Chintz – An Indian Fabric Banned Because Of Popularity

Chintz was an Indian fabric that was banned in Europe because of its popularity and threat to local industries.

Chintz — although it might today be largely associated with twee or cutesy armchairs and wallpaper — is, in its true form, a fabric that was not only once highly prized the world over, and helped revolutionize fashion and design, but also changed the course of history.

The history of chintz extends far beyond that. Chintz — which comes from the Hindi word chint, meaning “‘spotted’, ‘variegated’, ‘speckled’, or ‘sprayed’, as Fee writes in the book Cloth That Changed the World — originated in modern-day India and Pakistan thousands of years ago. Contrary to what many think, chintz does not necessarily have anything to do with glazed fabric, or even floral prints. Simply put, chintz is cotton to which substances called ‘mordants’ and ‘resists’ — used to help dyes adhere to it — have been applied.

Before it appeared in fashion, chintz was big in interior design. Indian chintzes in Europe, were coveted as elite home furnishings, particularly to beautify small antechambers and bedrooms with colorful carpets, wall coverings, and bedcovers.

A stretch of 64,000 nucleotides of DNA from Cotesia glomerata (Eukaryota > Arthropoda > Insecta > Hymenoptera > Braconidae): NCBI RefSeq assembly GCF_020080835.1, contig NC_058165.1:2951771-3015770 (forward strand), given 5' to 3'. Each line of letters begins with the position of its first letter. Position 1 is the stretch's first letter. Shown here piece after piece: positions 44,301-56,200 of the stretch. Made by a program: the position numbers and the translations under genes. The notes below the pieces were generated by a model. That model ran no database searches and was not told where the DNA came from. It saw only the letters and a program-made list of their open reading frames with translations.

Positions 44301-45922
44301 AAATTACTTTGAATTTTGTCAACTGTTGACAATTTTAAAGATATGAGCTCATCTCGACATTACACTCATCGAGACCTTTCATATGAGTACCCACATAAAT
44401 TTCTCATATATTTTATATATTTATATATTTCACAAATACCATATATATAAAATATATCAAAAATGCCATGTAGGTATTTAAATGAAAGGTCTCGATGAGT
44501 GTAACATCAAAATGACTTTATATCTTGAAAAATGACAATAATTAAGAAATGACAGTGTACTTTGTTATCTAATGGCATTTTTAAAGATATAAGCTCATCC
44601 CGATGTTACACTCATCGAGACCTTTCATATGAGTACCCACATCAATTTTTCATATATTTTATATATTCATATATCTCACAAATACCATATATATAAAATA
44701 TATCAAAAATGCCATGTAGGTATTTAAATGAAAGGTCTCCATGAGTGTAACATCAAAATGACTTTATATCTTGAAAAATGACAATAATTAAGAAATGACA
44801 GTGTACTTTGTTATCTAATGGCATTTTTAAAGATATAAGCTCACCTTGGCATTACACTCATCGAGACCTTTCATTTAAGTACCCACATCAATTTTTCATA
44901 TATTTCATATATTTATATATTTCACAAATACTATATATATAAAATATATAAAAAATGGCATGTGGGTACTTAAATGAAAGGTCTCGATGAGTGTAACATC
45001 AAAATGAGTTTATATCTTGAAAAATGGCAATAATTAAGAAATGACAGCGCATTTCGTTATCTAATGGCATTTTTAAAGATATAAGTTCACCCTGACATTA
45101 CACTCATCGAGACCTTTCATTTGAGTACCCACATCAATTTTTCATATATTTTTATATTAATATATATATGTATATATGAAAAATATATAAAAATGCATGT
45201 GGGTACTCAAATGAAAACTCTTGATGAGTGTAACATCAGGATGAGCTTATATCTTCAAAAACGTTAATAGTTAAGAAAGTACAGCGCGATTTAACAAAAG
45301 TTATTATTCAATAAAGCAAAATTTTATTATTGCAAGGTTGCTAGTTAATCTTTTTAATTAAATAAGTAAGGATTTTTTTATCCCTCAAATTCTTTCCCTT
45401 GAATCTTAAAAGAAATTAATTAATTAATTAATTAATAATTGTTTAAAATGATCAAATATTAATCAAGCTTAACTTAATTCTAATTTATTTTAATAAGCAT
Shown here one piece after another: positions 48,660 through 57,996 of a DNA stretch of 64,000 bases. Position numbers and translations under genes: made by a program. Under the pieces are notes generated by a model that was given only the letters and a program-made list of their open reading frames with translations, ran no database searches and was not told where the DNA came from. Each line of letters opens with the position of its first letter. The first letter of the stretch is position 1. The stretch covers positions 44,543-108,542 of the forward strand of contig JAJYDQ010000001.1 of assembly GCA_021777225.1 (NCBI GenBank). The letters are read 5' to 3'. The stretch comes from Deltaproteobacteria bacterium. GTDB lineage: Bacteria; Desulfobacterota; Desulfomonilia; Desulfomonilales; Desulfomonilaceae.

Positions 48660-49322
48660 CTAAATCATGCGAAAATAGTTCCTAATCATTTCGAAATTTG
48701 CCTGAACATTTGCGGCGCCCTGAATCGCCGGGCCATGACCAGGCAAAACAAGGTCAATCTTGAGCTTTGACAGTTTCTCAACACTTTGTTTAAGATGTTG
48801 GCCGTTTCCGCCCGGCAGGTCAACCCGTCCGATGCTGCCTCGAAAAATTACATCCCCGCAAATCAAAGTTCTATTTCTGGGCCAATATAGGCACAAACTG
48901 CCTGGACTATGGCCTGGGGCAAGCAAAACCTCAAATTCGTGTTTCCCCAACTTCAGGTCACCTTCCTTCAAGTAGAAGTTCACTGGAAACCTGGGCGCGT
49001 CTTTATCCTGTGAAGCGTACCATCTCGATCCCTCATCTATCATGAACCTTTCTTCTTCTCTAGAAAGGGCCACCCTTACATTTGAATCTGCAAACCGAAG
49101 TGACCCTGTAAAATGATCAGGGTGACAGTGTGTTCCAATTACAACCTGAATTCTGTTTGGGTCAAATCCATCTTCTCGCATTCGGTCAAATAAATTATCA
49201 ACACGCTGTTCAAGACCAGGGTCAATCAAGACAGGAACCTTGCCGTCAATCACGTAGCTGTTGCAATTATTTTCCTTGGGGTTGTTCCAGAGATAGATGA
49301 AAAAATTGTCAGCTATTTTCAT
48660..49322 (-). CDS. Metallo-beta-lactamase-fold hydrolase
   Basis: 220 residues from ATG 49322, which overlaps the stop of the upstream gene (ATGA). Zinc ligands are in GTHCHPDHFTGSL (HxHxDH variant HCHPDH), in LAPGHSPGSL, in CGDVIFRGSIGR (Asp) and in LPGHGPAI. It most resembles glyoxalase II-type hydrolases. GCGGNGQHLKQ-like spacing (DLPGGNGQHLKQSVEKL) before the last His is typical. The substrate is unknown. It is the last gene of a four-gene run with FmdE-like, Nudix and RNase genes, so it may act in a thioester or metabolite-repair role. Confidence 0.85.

More costly Indian chintz had a glazed finish which added a stiff, luxurious hand. The intricate patterns were painstakingly produced by hand in two main ways: either with wooden blocks or through the more complex process of kalamkari.

India has been producing and exporting chintz for millennia, but it wasn’t until the Portuguese explorer Vasco da Gama successfully reached Calicut in India in 1498 that Indian chintz really started to create a stir around the globe.

File:Coromandel chintz.jpg
With imported chintz becoming so popular with Europeans during the late 17th century, French and English mills grew concerned, as they did not know how to make chintz. In 1686 the French declared a ban on all chintz imports. In 1720 England's Parliament enacted a law that forbade "the Use and Warings in Apparel of imported chintz, and also its use or Wear in or about any Bed, Chair, Cushion or other Household furniture".

Over time, the word ‘chintz’ came to be used to refer to a variety of fabrics. The term was appropriated in the English-speaking world in the 18th Century to refer to industrially printed cottons.

By that time,(1851) Britain’s factories had flooded world markets with cheap imitations of chintz, industrial imitation, which made it widely available to the masses, disassociating any original connotation of luxury.

Chintz has many times come in vogue since then.

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